Obstructive Sleep Apnoea
Obstructive sleep apnoea (OSA) is a common disorder of sleep affecting twice as many men as women. It usually occurs in mid-life, but can affect people at any age. People with OSA experience repeated collapse of their upper airway while asleep, resulting in poor sleep quality and, in some cases, low blood oxygen levels.
- Obesity (a major risk factor)
- Long-standing snoring
- Stop breathing episodes in sleep, as noticed by the bed partner
- Morning headache and/or dry mouth
- Excessive sleepiness during the day, sometimes including an increased risk of fall-asleep motor vehicle accidents
- Untreated severe OSA may increase the risk of developing high blood pressure, diabetes, stroke and heart disease
Diagnosis usually involves an overnight sleep study in a hospital. This commonly performed procedure enables doctors to measure your breathing and sleep patterns, as well as your blood oxygen levels while you are asleep, and thus determine the presence and severity of OSA.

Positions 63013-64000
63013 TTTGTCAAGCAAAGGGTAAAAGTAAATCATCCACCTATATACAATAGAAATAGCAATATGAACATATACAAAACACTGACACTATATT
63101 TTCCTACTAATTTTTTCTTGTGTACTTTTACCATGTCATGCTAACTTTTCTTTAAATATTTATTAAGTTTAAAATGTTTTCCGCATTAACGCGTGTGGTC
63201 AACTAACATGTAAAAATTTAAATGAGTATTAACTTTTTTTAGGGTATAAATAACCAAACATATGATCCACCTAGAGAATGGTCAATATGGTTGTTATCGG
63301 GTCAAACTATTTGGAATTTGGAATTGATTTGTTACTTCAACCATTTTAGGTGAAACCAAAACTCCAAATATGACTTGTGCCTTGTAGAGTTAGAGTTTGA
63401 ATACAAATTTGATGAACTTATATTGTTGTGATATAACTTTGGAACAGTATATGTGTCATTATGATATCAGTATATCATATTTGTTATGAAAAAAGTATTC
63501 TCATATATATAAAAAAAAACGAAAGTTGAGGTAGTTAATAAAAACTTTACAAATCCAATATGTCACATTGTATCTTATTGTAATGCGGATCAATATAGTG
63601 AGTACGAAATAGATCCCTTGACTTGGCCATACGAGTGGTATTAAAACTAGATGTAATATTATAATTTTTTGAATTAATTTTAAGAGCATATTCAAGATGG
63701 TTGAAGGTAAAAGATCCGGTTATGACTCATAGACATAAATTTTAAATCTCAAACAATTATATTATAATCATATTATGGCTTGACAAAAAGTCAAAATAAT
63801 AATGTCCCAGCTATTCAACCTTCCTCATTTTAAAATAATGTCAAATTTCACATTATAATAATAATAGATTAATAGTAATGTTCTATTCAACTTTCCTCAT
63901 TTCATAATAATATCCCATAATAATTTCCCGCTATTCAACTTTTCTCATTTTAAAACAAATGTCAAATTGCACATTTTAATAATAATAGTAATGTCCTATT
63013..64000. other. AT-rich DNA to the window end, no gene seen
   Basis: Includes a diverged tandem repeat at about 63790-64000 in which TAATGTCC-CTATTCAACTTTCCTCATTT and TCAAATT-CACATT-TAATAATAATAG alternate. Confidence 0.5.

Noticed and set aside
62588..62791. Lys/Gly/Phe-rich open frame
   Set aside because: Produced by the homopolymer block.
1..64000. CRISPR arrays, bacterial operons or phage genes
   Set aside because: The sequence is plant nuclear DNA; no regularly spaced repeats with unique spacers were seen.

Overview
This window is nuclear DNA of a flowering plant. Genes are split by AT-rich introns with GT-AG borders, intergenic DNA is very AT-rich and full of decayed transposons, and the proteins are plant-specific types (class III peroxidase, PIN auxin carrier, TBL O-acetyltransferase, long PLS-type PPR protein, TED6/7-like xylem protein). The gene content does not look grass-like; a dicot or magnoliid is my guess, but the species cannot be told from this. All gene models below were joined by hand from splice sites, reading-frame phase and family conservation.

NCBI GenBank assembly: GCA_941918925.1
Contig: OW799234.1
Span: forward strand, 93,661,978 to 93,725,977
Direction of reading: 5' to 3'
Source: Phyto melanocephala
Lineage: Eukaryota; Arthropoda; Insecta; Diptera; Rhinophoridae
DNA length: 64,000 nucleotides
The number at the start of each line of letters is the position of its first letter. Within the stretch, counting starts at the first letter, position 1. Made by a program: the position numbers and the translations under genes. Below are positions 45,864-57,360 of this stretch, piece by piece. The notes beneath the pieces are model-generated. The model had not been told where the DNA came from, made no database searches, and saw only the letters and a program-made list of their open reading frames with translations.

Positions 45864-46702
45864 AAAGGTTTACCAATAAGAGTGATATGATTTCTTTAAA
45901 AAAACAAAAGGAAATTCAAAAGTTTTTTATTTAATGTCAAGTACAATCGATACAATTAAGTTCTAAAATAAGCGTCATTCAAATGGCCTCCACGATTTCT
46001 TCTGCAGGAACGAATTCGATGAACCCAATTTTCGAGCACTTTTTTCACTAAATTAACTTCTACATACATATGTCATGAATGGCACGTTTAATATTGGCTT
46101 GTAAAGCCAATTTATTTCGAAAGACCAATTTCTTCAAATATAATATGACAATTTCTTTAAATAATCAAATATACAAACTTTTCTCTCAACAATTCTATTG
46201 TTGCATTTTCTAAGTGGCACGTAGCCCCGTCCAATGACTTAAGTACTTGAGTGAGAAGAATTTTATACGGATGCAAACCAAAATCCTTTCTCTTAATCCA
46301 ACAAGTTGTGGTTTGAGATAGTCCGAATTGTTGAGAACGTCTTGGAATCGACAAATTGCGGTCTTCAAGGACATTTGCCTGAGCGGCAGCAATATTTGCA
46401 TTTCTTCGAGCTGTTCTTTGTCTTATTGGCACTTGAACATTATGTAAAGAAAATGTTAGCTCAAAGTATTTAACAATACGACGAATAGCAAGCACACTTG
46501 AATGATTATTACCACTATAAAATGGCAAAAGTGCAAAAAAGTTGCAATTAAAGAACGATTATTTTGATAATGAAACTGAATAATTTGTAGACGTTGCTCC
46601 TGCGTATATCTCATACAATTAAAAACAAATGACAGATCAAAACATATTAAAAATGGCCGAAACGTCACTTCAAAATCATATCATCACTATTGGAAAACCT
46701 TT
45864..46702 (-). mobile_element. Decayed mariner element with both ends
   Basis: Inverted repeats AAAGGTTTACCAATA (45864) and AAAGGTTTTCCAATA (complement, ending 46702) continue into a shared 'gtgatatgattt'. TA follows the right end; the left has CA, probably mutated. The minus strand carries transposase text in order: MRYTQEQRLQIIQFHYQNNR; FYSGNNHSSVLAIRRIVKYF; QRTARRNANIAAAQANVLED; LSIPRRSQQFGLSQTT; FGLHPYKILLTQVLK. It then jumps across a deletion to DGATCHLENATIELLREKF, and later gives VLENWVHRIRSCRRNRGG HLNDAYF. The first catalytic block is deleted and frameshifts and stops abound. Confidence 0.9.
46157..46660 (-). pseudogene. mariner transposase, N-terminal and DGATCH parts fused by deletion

There are several treatments for OSA. Most patients use a device called continuous positive airway pressure (or, more commonly, CPAP), which is a pump that uses air pressure to splint open the airway at night. In milder cases, avoiding sleeping on your back or a dental splint can be helpful. Weight loss is an important part of the treatment in many, if not most, patients. Surgery for the upper airway is also an option for selected patients.